While building the OCI connector for Wiz, our software engineers noticed that it was possible to attach almost all block volumes and boot volumes to a compute instance, given their Oracle Cloud Identifier (OCID), without explicit authorization. After more testing, we realized that this was even possible when the volume and compute instance resided in different OCI tenancies! This meant that an attacker could gain access to a volume in another tenant (as long as they knew the OCID), and whoever owned the volume (the victim) would be totally unaware that someone else had read/write access to their data, since the compute instance and attachment would be in the attacker’s tenancy. 

Background - what are volumes in OCI?

As described in the OCI documentation, a volume is a virtual disk that provides persistent storage space for compute instances. There are two types of volumes in OCI:  

  • Block volume—A detachable block storage device that allows you to dynamically expand the storage capacity of an instance.

  • Boot volume—A detachable boot volume device that contains the image used to boot a compute instance and is usually created upon compute instance creation.

OCI supports multi-attachment of block volumes, meaning you can attach a single volume to multiple instances at the same time using the shareable feature with read/write or read only permissions.  

Attaching a boot or block volume to a compute instance from the CLI is straightforward, requiring only the volume and instance IDs:  

oci compute volume-attachment attach --type paravirtualized --instance-id <instance_ocid>  --volume-id <volume_ocid>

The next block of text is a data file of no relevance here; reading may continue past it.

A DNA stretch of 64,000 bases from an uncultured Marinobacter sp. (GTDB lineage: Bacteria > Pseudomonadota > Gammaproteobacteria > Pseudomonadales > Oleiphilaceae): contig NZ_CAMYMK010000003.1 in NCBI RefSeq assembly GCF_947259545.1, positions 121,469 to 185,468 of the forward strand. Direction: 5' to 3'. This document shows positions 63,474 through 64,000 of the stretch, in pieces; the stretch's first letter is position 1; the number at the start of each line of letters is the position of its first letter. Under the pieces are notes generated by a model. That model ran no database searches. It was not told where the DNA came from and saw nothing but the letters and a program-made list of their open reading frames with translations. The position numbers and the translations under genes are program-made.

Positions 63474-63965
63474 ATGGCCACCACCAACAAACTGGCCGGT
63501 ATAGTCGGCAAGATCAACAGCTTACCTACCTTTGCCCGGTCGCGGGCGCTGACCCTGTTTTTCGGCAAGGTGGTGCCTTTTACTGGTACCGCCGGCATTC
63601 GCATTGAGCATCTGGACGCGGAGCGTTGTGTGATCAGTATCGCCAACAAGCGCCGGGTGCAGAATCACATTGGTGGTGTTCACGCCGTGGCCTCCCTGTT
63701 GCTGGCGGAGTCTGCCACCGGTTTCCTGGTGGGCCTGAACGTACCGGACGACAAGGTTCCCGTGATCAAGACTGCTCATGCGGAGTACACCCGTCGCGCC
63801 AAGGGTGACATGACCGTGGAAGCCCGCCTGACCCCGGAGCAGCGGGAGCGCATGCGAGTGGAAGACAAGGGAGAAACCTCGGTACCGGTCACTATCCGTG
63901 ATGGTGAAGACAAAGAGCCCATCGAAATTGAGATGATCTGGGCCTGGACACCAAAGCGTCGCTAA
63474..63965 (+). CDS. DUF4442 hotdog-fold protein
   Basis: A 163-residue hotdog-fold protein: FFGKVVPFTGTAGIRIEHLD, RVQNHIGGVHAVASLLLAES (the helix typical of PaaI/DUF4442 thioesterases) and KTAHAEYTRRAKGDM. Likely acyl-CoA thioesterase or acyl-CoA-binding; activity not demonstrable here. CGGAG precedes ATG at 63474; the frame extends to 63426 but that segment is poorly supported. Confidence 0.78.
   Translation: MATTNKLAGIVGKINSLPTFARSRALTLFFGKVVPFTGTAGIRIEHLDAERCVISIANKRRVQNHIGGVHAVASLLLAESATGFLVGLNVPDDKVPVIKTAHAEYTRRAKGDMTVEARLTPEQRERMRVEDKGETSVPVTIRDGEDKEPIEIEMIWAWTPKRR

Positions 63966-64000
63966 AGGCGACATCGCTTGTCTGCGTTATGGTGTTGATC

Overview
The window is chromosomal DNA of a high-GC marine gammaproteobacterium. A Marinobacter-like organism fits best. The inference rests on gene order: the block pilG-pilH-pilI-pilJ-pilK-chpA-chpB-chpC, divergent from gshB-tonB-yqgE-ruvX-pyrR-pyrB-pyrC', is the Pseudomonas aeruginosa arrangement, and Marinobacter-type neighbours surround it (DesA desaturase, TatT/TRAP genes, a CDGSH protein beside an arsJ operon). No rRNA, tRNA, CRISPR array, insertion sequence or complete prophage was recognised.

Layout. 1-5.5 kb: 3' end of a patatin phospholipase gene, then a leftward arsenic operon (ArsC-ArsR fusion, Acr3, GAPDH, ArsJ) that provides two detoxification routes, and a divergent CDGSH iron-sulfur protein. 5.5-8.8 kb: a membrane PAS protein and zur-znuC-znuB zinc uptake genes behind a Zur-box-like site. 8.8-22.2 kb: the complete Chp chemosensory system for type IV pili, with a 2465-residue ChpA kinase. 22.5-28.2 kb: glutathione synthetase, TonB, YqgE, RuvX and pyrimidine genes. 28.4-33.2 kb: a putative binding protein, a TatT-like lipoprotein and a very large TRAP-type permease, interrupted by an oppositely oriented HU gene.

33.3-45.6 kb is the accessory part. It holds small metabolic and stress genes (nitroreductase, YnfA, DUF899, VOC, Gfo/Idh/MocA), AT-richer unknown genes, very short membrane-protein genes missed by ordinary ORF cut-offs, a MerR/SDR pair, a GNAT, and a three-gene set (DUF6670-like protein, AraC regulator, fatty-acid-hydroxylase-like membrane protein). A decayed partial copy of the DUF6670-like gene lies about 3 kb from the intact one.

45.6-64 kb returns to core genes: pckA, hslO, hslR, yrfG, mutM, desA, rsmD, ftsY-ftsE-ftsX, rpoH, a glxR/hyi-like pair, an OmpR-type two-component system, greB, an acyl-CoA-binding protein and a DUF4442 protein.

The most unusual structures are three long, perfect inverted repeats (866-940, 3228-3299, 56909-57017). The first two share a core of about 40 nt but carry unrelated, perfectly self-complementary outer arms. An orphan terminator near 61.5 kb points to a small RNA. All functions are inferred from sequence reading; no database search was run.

Based on the policy reference, the required permissions for AttachVolume are VOLUME_WRITE, VOLUME_ATTACHMENT_CREATE, and INSTANCE_ATTACH_VOLUME. The instance and the volume do not necessarily need to be in the same compartment

Volume attachment is an OCI resource that resides in the compute instance’s compartment and describes an attachment of a volume to a compute instance. Permissions are applied to a compartment (and its compartment tree). Therefore, VOLUME_ATTACHMENT_CREATE and INSTANCE_ATTACH_VOLUME are required in the instance’s compartment scope (in this case, the attacker’s compartment) and VOLUME_WRITE is required in the volume’s compartment scope (the victim’s compartment). 

However, as we discovered, there was a gap in the validation of the VOLUME_WRITE permission when attaching a volume, which made it possible to attach any volume without authorization. In addition, attachment was possible across different tenancies: we managed to attach a volume from one tenancy to a compute instance in another tenancy. 

Demo

When an unauthorized user attempts to perform any operation on a volume, the service (correctly) returns an error indicating the user lacks the required permissions:  

elad_gabay@cloudshell:~ (us-ashburn-1)$ oci bv volume get --volume-id ocid1.bootvolume.oc1.iad.abuwcljrybvvdsn*******************************************
ServiceError:
{
  "client_version": "Oracle-PythonSDK/2.69.0, Oracle-PythonCLI/3.10.0",
  "code": "NotAuthorizedOrNotFound",
  "logging_tips": "Please run the OCI CLI command using --debug flag to find more debug information.",
  "message": "Authorization failed or requested resource not found.",
  "opc-request-id": "DFB9SCC25*****",
  "operation_name": "get_volume",
  "request_endpoint": "GET https://iaas.us-ashburn-oraclecloud.com/20160918/volumes/ocid1.bootvolume.oc1.iad.abuwcljrybvvdsn*******************************************",